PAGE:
A new study casts a dark shadow on America’s favorite sport.
Published Tuesday in the Journal of the American Medical Association, Dr. Ann McKee offers a survey of her findings from her examination of the brains of 202 deceased football players.
111 of them played for the NFL. Of those 111, the neuropathologist found that 110 of them had chronic traumatic encephalopathy (CTE), which experts have posited is caused by repeated hits to the head. The disease — which eventually leads to progressive dementia and includes symptoms such as memory loss and depression — can only be diagnosed after death:
While the Boston University CTE Research Center, which McKee directs and which has the largest CTE brain bank in the world, notes that the degenerative disease has been known to affect boxers since the beginning of the 20th century, its association with football is more recent — and contentious.
As recounted in the 2009 GQ exposé by Jeanne Marie Laskas and 2015 film “Concussion,” researchers had started to link a string of mental illnesses suffered by NFL players to CTE, and requested that the NFL take action to remedy the situation.
Reaction on behalf of the NFL looked more like pushback, with NFL doctors sending an initial letter that called Dr. Bennet Omalu’s groundbreaking study (played by Will Smith in the film) “completely fallacious,” and demanded that it be retracted.
The football organization has since recognized the link between the condition and the game. It has also taken steps to encourage kids to play less damaging forms of the sport, and has implemented new policies to protect players. But McKee’s study — based on players who died from ages 23 to 89, and who played every position — may make it such that the NFL must do more than that.
“This is by far the largest [study] of individuals who developed CTE that has ever been described,” McKee said. “And it only includes individuals who are exposed to head trauma by participation in football.”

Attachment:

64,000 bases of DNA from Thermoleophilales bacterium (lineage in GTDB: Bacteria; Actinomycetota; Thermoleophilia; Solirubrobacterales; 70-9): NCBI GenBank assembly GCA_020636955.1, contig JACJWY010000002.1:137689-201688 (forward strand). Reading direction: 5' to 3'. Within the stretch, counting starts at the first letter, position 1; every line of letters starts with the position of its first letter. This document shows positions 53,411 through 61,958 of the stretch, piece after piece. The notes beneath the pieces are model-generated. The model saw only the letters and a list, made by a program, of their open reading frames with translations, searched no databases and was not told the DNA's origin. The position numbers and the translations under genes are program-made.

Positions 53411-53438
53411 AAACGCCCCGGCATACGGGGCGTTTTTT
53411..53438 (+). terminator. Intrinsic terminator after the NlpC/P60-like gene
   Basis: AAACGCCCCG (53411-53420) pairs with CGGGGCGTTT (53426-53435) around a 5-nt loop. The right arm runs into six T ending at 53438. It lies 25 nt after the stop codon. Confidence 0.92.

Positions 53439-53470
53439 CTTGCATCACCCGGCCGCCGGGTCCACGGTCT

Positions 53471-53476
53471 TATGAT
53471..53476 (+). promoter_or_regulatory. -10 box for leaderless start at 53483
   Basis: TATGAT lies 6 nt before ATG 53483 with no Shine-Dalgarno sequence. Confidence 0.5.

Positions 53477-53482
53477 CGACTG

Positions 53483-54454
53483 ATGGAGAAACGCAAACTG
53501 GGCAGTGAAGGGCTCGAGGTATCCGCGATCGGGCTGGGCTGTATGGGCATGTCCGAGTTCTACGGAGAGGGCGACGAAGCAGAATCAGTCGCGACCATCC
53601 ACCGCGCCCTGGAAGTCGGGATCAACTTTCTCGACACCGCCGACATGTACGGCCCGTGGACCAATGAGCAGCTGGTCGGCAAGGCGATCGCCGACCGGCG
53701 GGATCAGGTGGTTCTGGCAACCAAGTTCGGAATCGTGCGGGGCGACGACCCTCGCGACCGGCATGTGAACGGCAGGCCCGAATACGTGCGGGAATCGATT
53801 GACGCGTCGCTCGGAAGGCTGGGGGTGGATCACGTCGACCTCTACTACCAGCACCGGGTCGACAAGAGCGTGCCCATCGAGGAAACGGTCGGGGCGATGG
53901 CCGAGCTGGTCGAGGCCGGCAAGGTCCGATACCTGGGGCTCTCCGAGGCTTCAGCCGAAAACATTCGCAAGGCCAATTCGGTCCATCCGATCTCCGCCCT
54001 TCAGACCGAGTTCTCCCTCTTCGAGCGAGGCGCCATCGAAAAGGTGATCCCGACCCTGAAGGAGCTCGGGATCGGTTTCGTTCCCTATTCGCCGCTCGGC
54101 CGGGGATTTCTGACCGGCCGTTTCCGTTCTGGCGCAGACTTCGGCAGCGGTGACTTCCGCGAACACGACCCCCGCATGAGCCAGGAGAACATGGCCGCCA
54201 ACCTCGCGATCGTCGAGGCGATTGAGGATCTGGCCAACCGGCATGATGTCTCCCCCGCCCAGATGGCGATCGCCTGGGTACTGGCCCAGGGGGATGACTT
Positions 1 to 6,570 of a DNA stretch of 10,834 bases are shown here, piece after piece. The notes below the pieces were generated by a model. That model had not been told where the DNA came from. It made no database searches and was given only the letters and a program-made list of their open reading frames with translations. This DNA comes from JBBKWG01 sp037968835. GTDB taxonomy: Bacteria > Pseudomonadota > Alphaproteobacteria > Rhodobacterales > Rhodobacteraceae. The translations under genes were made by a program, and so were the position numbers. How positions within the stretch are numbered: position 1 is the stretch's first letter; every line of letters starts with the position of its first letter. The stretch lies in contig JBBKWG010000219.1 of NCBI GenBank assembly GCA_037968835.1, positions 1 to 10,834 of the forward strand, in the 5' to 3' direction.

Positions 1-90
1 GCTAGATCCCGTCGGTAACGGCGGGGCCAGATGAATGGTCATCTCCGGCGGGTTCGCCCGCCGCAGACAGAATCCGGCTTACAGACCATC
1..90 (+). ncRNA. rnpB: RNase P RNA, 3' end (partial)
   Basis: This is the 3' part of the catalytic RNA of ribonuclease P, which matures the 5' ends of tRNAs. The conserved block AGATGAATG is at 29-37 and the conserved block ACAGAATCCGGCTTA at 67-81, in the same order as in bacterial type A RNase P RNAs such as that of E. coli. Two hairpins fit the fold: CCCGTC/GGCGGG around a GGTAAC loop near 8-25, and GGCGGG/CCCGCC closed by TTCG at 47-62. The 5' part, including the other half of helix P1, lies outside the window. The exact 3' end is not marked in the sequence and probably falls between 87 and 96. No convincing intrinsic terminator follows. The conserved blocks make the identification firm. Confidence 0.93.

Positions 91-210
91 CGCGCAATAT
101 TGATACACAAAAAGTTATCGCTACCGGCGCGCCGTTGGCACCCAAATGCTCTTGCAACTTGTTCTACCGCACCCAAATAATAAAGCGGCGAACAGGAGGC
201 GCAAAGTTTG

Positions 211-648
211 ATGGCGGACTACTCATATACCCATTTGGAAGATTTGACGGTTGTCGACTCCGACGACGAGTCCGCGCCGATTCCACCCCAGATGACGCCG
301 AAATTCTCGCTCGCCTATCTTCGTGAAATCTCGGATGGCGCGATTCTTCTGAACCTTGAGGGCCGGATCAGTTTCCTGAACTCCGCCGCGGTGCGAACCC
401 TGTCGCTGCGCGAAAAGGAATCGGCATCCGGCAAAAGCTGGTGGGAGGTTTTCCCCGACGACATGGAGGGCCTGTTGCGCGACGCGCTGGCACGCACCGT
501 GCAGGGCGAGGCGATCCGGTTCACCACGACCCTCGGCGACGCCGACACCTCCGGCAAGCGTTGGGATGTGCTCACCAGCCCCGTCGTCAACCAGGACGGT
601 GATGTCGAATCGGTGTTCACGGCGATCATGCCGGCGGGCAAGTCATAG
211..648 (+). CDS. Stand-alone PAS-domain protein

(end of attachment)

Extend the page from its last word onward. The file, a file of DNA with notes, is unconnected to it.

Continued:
Other significant findings of the study are as follows:
Among 84 individuals with severe CTE:
Still, McKee — who has conducted research on this for over a decade — is quick to note that the study has its flaws. For one, she told the New York Times, her sample isn’t random. “There’s a tremendous selection bias,” McKee said.
And that selection bias is a consequence of families seeking answers.
“Families don’t donate brains of their loved ones unless they’re concerned about the person,” McKee told NPR. “So all the players in this study, on some level, were symptomatic. That leaves you with a very skewed population.”
That skew, McKee and others invested in CTE research say, can only be remedied with more research — and money.
But that money can be hard to get, she adds, for political reasons.
There’s so much discussion of this disease not existing that funding agencies are reluctant to consider this a real neuro-degenerative disease,” McKee said, saying that her team would need up to $100 million to definitively link CTE to football.
While the NFL has responded positively to McKee’s study, saying in a statement that “the NFL is committed to supporting scientific research into CTE and advancing progress in the prevention and treatment of head injuries” and has “pledged $100 million in support for independent medical research and engineering advancements in neuroscience related topics,” McKee doubts her organization will receive any of that funding — and again, for political reasons.
“The NFL directs funding only to research they approve of,” McKee told NPR. “I will be extremely surprised if any of the 100 or 200 million comes my way.”
Nevertheless, McKee remains resolute in forging on in her research. “It’s impossible to ignore this anymore,” she said.
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